Dr. Moore of Nationwide maintains that immunization is the most cost-effective
treatment in medicine. By way of example, vaccinating children against the influenza
virus averages a savings (including health care costs, parents’ missed
work, etc.) of up to $35 per vaccine recipient. And experts predict that estimate
is low, because it doesn’t take into account the rapid spread of the flu.
The American Association of Family Physicians’ Web site, www.aafp.org,
offers a recommended adult immunization schedule created by the Advisory Committee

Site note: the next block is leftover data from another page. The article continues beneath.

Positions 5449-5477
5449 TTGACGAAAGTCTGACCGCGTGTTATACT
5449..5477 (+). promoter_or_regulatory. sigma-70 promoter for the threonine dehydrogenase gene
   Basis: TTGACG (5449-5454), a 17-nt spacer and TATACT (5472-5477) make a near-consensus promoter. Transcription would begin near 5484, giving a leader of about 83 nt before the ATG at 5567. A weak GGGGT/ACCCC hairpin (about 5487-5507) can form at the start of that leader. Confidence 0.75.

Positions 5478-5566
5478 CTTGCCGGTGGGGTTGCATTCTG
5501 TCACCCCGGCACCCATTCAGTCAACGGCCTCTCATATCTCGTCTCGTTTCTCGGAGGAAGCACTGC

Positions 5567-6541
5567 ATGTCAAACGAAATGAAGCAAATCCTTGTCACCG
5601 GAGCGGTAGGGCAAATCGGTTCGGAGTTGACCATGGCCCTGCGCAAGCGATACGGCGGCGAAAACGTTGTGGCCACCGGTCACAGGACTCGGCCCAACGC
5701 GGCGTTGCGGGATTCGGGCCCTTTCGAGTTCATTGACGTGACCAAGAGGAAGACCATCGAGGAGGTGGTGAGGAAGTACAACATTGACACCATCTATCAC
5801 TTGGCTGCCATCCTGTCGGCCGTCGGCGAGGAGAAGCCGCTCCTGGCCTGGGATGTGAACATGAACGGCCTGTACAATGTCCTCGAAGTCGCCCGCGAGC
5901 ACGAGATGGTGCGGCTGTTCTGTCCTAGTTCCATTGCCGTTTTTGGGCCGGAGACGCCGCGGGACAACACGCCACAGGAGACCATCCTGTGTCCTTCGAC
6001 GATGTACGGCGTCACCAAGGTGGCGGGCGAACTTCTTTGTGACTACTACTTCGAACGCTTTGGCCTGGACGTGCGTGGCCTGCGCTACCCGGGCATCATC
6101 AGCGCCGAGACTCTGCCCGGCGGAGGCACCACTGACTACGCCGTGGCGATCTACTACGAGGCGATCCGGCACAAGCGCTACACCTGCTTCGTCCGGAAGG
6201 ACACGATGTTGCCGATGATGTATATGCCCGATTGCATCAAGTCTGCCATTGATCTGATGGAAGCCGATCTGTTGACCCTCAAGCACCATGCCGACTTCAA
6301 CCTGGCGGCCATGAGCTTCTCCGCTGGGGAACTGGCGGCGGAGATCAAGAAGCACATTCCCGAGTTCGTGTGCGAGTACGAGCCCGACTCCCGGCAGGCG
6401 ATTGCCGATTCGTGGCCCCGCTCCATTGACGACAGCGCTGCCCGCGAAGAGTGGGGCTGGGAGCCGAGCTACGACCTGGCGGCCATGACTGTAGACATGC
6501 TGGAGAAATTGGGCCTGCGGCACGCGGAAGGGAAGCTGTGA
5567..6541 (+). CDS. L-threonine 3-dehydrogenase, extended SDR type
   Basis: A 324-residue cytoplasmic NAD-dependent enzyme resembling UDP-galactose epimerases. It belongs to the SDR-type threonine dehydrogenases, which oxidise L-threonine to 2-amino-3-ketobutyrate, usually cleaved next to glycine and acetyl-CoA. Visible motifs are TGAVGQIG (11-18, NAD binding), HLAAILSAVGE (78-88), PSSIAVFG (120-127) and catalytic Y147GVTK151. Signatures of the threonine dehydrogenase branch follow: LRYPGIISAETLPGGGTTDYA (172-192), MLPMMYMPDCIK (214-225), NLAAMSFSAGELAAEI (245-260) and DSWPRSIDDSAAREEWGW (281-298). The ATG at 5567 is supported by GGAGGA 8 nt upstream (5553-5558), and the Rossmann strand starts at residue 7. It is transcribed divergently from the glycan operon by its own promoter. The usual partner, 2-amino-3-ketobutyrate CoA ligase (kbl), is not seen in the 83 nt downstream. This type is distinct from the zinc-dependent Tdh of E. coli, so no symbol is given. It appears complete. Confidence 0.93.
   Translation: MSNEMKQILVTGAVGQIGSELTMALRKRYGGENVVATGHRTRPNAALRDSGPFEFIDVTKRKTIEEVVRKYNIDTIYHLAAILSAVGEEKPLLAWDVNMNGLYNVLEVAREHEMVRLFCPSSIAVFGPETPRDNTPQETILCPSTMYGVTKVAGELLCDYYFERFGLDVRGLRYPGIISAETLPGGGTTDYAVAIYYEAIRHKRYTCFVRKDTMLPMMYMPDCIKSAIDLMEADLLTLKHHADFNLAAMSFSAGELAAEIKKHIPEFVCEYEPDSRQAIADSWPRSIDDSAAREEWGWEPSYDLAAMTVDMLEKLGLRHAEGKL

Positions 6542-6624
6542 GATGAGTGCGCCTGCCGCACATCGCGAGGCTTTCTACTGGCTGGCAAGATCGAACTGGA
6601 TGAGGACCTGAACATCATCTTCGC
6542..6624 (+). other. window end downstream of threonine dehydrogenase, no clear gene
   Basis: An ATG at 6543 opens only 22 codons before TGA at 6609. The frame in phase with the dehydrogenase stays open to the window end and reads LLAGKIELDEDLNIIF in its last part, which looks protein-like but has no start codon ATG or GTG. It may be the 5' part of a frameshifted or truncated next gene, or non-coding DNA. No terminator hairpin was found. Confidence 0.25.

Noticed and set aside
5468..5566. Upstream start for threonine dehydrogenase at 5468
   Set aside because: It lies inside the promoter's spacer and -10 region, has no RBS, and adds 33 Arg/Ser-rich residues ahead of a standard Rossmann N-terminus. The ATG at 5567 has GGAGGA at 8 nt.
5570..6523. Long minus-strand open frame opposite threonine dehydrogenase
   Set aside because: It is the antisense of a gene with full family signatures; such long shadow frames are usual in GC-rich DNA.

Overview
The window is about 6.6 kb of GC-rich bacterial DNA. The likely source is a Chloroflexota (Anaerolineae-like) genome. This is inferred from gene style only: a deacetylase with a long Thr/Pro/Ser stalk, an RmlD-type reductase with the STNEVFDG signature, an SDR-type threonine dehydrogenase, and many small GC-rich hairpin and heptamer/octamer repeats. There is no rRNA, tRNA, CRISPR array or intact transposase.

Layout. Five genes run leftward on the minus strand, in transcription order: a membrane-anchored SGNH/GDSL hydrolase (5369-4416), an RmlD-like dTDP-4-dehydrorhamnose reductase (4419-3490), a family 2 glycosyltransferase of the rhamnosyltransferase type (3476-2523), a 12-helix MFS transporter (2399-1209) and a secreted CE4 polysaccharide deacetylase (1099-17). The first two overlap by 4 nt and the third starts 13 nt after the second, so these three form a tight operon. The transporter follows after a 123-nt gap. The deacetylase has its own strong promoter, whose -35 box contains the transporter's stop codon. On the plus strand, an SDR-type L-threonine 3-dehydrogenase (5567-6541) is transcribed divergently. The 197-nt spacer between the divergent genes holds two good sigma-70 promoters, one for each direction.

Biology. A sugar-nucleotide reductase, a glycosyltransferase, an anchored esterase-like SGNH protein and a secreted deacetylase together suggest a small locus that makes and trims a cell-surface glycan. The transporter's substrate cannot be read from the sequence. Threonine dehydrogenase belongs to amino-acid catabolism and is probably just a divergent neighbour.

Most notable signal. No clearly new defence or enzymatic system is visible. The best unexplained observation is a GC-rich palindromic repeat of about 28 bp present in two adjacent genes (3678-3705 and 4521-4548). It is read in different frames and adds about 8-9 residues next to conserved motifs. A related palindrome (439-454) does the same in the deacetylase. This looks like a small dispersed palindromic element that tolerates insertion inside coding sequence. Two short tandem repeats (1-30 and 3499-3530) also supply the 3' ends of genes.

on Immunization Practices. This schedule, tiered by age and chances of exposure,
recommends diphtheria, tetanus, influenza, pneumonococcal, hepatitis B, hepatitis
C, measles, mumps and rubella, varicella and meningococcal vaccinations.
Ideas to incorporate prevention and early detection:
- Hold a wellness fair and invite organizations that provide testing services
for such conditions as blood pressure, blood iron, cholesterol, body mass
index (BMI) and diabetes.
- Offer educational materials about well-baby care and immunizations.
- Choose health care coverage plans that include wellness check-ups and immunizations.
- Offer worksite mammograms for employees.
- Sponsor worksite flu shots to coincide with flu season.